I used to be able to convince myself that the money I spent eating out was reasonable, but then my wife and I started tracking our expenses. The results were eye-opening: I spend this much in restaurants? Clearly, a change needed to happen. It came in the form of a $2 piece of plastic—the Tupperware container I use to start bringing my own lunch. And though the savings is only a little bit each day, I started noticing the extra money in my pocket pretty quickly.
The fact is, bringing food from home instead of buying it while you’re out can result in colossal improvements to your bottom line. We decided to put this idea to the test at EatingWell. Using the menus from national lunch chains and the prices from national online grocers, we calculated just how much you could save per year making a few alterations to your lunch-buying habits. I’ve got to say, the results surprised even me.
Don’t Miss: 13 Cooking Tips to Save You Money
It should be noted here that we didn’t try to skew the results by picking the priciest items on the menu. We based our calculations on a 5-day workweek. As an added bonus, we figured out a few fun ideas for things you can buy with the money you save.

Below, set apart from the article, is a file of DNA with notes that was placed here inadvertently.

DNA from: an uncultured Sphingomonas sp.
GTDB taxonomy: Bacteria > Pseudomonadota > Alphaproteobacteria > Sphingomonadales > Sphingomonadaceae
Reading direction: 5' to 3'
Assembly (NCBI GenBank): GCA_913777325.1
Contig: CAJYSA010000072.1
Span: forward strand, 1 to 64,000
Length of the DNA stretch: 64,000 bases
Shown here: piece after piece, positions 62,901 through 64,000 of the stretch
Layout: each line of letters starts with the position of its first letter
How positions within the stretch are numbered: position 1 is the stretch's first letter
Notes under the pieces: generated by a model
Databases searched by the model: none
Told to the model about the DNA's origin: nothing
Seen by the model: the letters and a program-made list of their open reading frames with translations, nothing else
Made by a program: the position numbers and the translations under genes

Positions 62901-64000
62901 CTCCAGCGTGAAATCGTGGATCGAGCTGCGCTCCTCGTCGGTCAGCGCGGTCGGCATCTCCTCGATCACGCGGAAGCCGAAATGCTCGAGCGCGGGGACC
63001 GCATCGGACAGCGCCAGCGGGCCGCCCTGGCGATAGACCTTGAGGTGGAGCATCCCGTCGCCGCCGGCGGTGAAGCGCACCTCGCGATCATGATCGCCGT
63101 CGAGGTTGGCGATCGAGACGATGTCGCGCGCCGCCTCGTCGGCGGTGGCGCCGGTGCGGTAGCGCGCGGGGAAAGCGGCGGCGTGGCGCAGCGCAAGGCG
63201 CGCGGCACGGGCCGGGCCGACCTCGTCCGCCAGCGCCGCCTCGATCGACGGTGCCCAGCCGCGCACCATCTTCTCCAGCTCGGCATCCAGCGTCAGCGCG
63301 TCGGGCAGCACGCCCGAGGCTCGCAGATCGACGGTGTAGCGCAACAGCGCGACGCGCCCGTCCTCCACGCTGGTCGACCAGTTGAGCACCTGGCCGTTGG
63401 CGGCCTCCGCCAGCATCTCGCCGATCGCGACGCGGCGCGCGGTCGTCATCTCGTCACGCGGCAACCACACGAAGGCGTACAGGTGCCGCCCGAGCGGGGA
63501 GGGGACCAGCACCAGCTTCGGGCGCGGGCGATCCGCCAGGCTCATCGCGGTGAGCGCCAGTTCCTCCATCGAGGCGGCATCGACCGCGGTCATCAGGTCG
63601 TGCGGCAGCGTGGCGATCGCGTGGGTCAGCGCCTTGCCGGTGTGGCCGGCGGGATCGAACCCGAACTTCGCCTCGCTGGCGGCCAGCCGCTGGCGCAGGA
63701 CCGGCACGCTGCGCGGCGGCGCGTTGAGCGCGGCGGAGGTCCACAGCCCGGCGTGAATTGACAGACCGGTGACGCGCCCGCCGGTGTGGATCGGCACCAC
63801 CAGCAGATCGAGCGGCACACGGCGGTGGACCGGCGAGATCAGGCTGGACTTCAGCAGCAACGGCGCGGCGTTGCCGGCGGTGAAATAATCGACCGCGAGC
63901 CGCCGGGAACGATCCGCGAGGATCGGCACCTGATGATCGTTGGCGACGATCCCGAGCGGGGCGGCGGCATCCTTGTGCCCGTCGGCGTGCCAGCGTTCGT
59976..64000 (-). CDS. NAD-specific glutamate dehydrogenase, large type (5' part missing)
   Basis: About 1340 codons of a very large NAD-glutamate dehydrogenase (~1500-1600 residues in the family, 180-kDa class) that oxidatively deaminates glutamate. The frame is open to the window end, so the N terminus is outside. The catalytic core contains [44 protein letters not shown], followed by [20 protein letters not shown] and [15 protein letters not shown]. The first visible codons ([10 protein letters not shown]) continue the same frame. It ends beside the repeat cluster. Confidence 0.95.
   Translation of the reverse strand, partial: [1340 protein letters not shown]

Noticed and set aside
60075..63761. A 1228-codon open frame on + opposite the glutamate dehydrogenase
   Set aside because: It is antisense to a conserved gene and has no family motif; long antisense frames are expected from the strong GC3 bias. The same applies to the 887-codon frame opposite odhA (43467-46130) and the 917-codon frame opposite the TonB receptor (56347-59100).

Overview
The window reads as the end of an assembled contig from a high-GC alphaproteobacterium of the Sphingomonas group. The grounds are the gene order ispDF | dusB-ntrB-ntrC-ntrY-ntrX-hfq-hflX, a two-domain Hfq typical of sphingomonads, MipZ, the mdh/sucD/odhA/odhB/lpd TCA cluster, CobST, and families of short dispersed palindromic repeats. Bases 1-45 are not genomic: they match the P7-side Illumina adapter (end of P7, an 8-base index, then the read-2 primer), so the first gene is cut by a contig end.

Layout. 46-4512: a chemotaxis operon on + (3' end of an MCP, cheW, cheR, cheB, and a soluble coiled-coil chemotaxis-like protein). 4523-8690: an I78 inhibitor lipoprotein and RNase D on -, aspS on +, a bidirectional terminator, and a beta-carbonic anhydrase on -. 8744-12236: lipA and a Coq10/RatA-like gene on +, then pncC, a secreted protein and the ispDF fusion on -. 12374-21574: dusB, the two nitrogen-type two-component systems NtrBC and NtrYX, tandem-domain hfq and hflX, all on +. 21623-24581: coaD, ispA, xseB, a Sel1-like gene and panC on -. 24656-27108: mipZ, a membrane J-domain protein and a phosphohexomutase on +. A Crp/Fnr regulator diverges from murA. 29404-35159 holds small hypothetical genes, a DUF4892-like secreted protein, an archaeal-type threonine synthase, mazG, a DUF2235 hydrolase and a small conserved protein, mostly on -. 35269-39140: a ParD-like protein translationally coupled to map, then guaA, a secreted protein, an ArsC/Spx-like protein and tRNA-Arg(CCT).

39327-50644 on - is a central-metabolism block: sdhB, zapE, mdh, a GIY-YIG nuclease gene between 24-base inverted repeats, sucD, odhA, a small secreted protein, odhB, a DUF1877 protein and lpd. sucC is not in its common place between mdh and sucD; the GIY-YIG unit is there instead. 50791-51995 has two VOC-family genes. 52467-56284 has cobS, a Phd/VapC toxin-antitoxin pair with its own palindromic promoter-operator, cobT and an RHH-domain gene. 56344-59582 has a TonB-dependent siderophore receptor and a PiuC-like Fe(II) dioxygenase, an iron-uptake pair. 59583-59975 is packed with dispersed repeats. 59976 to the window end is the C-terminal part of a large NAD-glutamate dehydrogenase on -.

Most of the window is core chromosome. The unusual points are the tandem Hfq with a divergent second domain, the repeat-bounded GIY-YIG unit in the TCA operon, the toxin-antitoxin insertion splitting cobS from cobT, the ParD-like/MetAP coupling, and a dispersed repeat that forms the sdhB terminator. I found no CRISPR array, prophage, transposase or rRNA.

Item: Coffee-Shop Coffee
Cost to Bring Your Own: $0.30
Yearly Savings: $491
Spend It On: Die-Cast Automatic Pump Espresso Maker, $499
Don’t Miss: 9 Tips to Making the Perfect Cup of Coffee
Item: Bottled Water
Cost to Bring Your Own: $0
Yearly Savings: $403
Spend It On: Weekend Spa Package, $375
Item: Bowl of Deli Black Bean Soup
Cost to Make Your Own: $1.22
Yearly Savings: $876
Spend It On: 2 Le Creuset Signature Enameled Cast-Iron Dutch Ovens, $815
Don’t Miss: Black Bean Soup & More Speedy Soup Recipes
Item: Hummus & Carrots Prepack
Cost to Make Your Own: $1.00
Item: Chicken Caesar Salad
Cost to Make Your Own: $2.55
Combined Yearly Savings: $1,622
Spend It On: Large Share in a Year-Long CSA, $1,560
Don’t Miss: Healthy Power Salad Recipes
What could you be saving money on at lunch? Tell us what you think below.